Sr. Isaac Newton
Tell the story, that Sr. Isaac Newton, while he was hit by an apple falling from its tree he had an epiphany that gave birth to his theory of gravity, and the laws of motion. Well, there’s no solid evidence about this story, although it was well known that Sr. Newton was obsessed with the moon’s motion around Earth, and the effect of a falling apple did put some insight that leads to the discovery of its mathematical model describing how gravity’s influence on an object decreases in an inverse square proportion to the distance to that object. This means that two physical bodies will attract each other with a force that gets stronger the closer they are from each other.
I learned about Sir Isaac Newton in my school years, but I guess in the class you don’t fully appreciate the dimension of his work and in general what these laws represent, and with time this subject is practically forgotten. This is a lost opportunity to learn in a more close and tangible way about the journey that culminated in one of the greatest (if not the greatest), work on physics, Newton’s Principia Mathematica.
It was during this work where Sr. Newton introduced the now well-recognized laws of motion (first law – Law of inertia, second law – Law of motion and third law – Law of reciprocal actions), and the most interesting gravitation law. The commented obsession of Sr. Newton with the moon was based on one question, it is possible that, as the described apple, the Moon is falling as well? To deduce this, he created models that required new mathematics, and to cope with his analysis he had the need to invent a new little mathematical trick called calculus! With it, he did his analysis that confirmed his theory about these laws. Just another day in the office.
When I was introduced to these laws they were explained to me in a theoretical way, and it was fun, but with no much reflection on how they work on us and the objects we see without even notice; the understanding of how all bodies interact, and how all of them attract each other (as the earth attract us, giving us weight), and how orbiting bodies like the Moon are actually in free fall around bigger and more massive bodies as the Earth; this was a revelation. To get this clear, we need to describe how free fall, orbital and escape velocity works, which are the principles used in all space operations by the way.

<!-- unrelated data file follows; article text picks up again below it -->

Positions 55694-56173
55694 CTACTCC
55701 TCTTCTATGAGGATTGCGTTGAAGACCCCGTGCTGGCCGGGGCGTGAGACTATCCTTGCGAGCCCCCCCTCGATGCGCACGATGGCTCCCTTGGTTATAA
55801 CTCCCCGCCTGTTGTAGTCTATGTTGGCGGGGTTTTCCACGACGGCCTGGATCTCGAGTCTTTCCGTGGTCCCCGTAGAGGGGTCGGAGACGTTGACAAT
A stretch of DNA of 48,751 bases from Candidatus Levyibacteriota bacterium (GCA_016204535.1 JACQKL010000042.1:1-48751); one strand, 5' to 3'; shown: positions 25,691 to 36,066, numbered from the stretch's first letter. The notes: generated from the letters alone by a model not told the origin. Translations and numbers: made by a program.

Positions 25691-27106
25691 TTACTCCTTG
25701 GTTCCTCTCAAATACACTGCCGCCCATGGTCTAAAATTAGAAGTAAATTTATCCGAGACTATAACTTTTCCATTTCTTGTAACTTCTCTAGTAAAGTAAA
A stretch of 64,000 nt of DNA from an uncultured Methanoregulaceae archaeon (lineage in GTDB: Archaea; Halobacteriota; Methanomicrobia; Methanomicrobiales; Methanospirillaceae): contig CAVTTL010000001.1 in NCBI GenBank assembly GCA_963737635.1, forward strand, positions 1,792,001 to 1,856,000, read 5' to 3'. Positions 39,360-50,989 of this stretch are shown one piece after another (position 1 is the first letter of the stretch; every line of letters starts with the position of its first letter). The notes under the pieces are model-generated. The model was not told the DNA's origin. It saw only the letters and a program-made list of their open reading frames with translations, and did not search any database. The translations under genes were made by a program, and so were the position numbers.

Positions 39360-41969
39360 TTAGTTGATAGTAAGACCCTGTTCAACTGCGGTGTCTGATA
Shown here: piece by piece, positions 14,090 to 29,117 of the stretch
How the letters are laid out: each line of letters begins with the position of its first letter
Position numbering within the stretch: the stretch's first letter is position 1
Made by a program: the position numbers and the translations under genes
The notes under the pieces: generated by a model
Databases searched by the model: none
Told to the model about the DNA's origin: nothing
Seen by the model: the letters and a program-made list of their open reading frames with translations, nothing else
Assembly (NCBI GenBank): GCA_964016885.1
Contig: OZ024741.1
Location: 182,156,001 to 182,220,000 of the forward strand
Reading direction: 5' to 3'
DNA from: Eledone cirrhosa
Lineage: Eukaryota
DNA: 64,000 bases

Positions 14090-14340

A hypothetical example.
To illustrate this, we can use an analogy of a hypothetical cannon located at a high point on Earth, shooting at the horizon. With these conditions and the cannon power, we will see the cannonball falling in a parabolic trajectory (describing an arc while it ascends and descends), and at certain distances. Now, what will happen if we increase the cannon’s power? we will notice how the cannonball will travel farther and farther over the earth as the cannon power is increased. So, if we keep increasing the cannon’s power there will be a point in which the cannonball will not land on earth, but instead will be spinning around it, where the falling equals the earth’s curvature. This is called orbital velocity. And this is the purpose of the rockets used to put objects in space. This works with artificial satellites and other objects as the International Space Station (ISS); all these bodies are essentially in free fall, going sideways around the earth; and by consequence requiring to move at the extraordinary speed of 27500 Km/h (17,100 miles/h), or about 8 Kilometers per second (5 miles/Sec). Due to this condition the ISS experience 16 sunrises and sunsets every day, or roughly one every 90 minutes, while it travels around our planet.